Post-Approval Study of the Implantable Miniature Telescope

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The objective of the PAS-01 study is to assess the safety of the intraocular as measured by the cumulative incidence of patients who within 5 years after implantation experience persistent vision-impairing corneal edema (corneal edema leading to persistent loss of best corrected distance visual acuity >2 lines from pre-surgery baseline level). The study will test the null hypothesis that the percentage of patients who experience persistent vision-impairing corneal edema is >17% against the alternative that the percentage is <17%. The null hypothesis will be rejected if the upper bound of the two-sided 95% confidence integral for the observed percentage is <17%.

Device study
Any, age 65 years or older

Spectroscopic optical coherence tomography (OCT), to measure the oxygen saturation in retinal blood vessels

Can spectroscopic OCT improve the early diagnosis of diseases such as glaucoma,diabetic retinopathy, and age-related macular degeneration?

Patients with glaucoma are not aware that they have the disease, mainly because current screening methods detect cellular and axonal loss in the retina and optic nerve head after years of disease progression, often after significant and permanent vision loss. A period of metabolic stress, potentially reversible through treatments or interventions, is thought to precede neuronal death and vision loss in glaucoma, presenting a “window of opportunity” for appropriate treatments. Importantly, oxygen metabolism supports the energetic requirements of neuronal activity and active transport in the inner retina, which have been shown to be impaired in early glaucoma before structural changes occur. However, no current test can measure such metabolic dysfunction on an immediate time scale to adequately diagnose, monitor, or predict disease progression. The purpose of this research is to investigate a new noncontact optical method, called spectroscopic optical coherence tomography (OCT), to measure the oxygen saturation in retinal blood vessels. Spectroscopic OCT may enable the assessment of retinal vessel oxygenation which could improve the early diagnosis of diseases such as glaucoma, diabetic retinopathy, and age-related macular degeneration (AMD).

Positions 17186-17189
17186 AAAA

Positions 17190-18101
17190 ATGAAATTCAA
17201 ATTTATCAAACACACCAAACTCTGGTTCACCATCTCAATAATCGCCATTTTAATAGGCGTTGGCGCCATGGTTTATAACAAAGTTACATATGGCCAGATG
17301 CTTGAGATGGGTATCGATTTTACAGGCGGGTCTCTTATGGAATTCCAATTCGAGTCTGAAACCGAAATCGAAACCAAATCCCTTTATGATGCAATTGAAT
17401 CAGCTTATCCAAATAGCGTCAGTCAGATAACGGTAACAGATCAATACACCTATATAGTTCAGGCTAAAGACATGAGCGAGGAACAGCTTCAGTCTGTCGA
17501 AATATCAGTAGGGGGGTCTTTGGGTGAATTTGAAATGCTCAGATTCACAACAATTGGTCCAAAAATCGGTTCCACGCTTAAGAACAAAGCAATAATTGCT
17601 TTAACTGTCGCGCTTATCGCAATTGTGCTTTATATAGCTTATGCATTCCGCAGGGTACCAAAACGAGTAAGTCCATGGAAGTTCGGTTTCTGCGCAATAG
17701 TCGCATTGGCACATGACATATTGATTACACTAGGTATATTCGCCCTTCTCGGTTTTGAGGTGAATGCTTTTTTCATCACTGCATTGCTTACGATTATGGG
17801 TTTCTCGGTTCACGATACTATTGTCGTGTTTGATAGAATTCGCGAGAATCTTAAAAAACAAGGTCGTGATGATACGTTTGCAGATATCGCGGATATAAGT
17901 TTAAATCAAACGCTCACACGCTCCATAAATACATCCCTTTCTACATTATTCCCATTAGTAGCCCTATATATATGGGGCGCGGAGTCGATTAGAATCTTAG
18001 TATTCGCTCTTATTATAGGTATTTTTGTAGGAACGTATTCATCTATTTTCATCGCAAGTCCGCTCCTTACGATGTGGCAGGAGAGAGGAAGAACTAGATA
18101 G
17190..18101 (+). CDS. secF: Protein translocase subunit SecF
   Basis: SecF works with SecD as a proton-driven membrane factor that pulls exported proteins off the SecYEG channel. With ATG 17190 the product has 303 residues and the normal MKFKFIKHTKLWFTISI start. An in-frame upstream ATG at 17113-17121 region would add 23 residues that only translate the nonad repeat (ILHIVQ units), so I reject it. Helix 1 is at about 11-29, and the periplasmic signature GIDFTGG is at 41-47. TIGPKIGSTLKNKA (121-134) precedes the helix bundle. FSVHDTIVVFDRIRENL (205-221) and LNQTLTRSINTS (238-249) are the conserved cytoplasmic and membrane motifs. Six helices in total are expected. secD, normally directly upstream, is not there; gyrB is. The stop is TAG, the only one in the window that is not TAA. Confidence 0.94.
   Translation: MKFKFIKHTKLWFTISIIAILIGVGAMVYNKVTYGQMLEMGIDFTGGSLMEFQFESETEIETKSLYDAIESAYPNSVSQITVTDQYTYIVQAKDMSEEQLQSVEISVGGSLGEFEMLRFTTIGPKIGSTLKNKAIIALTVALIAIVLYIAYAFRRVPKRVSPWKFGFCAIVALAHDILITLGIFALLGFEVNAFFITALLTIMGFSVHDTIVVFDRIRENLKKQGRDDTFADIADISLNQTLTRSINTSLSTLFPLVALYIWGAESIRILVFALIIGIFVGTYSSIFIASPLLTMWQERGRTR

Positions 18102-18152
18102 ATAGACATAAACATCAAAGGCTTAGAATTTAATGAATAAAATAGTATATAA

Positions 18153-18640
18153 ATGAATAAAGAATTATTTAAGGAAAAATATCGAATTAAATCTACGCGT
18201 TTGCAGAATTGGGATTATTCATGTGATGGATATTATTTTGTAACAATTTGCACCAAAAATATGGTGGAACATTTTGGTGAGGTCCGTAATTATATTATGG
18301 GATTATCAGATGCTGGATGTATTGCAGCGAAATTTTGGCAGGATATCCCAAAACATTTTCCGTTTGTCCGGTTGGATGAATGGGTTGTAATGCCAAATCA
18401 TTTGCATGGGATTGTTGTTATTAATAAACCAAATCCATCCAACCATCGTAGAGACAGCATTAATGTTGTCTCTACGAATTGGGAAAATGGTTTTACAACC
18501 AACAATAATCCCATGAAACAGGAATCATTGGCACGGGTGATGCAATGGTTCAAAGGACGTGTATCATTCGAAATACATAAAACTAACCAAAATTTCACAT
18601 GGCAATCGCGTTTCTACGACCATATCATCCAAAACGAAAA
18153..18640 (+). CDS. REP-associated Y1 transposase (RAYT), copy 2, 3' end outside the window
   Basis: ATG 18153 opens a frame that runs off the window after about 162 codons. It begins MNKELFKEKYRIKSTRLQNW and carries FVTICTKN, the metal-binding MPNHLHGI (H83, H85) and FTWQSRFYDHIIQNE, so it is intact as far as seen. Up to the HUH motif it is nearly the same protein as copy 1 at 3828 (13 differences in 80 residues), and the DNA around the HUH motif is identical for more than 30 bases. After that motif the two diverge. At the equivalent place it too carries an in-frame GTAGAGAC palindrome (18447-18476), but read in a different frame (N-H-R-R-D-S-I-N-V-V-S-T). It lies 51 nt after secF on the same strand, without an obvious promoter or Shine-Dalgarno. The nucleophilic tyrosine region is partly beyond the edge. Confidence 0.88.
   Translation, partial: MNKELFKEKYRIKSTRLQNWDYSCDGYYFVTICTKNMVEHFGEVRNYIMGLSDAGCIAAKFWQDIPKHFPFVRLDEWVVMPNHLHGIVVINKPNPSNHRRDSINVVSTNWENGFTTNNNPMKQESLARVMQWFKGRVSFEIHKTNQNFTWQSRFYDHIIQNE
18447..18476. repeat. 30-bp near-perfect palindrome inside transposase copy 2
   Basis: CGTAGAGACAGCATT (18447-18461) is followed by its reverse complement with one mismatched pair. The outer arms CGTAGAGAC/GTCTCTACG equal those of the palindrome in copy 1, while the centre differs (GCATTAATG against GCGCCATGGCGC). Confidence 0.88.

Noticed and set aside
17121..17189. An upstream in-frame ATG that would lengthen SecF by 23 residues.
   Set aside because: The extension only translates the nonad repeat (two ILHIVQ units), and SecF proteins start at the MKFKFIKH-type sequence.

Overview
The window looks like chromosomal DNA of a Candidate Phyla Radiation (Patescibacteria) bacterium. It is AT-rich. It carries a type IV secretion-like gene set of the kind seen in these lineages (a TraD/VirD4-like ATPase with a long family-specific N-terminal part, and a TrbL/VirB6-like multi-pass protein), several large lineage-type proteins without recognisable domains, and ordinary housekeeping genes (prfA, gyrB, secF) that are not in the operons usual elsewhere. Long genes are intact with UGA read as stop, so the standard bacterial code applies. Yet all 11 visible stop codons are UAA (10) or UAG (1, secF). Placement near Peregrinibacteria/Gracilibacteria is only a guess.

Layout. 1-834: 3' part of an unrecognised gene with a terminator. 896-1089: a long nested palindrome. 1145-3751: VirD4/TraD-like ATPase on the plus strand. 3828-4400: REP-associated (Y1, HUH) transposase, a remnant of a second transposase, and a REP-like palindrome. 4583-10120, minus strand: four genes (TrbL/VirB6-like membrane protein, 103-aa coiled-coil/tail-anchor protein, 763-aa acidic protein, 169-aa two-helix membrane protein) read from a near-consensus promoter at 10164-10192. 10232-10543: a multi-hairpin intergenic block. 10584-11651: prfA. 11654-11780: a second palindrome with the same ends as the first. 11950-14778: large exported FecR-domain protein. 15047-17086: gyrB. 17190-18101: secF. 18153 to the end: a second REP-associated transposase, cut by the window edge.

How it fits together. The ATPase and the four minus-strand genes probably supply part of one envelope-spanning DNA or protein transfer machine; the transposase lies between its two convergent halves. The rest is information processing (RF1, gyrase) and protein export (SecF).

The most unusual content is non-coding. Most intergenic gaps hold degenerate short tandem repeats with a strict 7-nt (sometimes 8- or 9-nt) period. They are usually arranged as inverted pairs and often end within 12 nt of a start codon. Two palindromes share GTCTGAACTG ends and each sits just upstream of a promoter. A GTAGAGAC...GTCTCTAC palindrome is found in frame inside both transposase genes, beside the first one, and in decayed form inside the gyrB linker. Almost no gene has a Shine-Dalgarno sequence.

Other
Any, age 18-60 years

Study comparing vision restoration with collagen cross-linked donor cornea and standard donor cornea

Boston Keratoprosthesis surgery study (cornea transplant for patients not candidates for traditional corneal transplant)

The Boston Keratoprosthesis is used in patients who are not candidates for a traditional corneal transplant. This could be because they have had a previous failed corneal transplant or have high likelihood for transplant failure due to a large amount of blood vessels in the cornea. The Boston Keratoprosthesis is assembled using a donated cornea tissue. The donated tissue can thin out in certain patients. Studies have shown that cross-linked corneas are broken down more slowly than corneas that have not been cross-linked. In this study patient will either receive a cross-linked donor cornea before Boston Keratoprosthesis surgery or will receive a standard-of-care non-cross-linked donor cornea. Randomization is like flipping a coin – neither patient, nor physician will know which treatment was received. In either scenario, the donor cornea will be delivered to the surgeon by Tissue Bank International (TBI) at the time of the surgery. The cross-linking procedure has not yet been approved by the United States Food and Drug Administration (FDA) and is therefore considered experimental. The cornea contains a protein called collagen that normally provides stability to the cornea (like the steel beams within a tall building). In this study, we will attempt to form extra connections between the collagen strands to make the cornea tissue stronger before it is used for the Boston Keratoprosthesis implantation. The extra connections, called “cross-links,” are formed by treating the cornea tissue with a special Riboflavin (Vitamin B2) with dextran solution and then carefully exposing it to a measured amount of ultraviolet light. Our goal is to get an indication whether this cross-linking treatment may reduce the rate of cornea thinning or melting.

Drug study, Phase I/II
Any, age 18 to 100 years old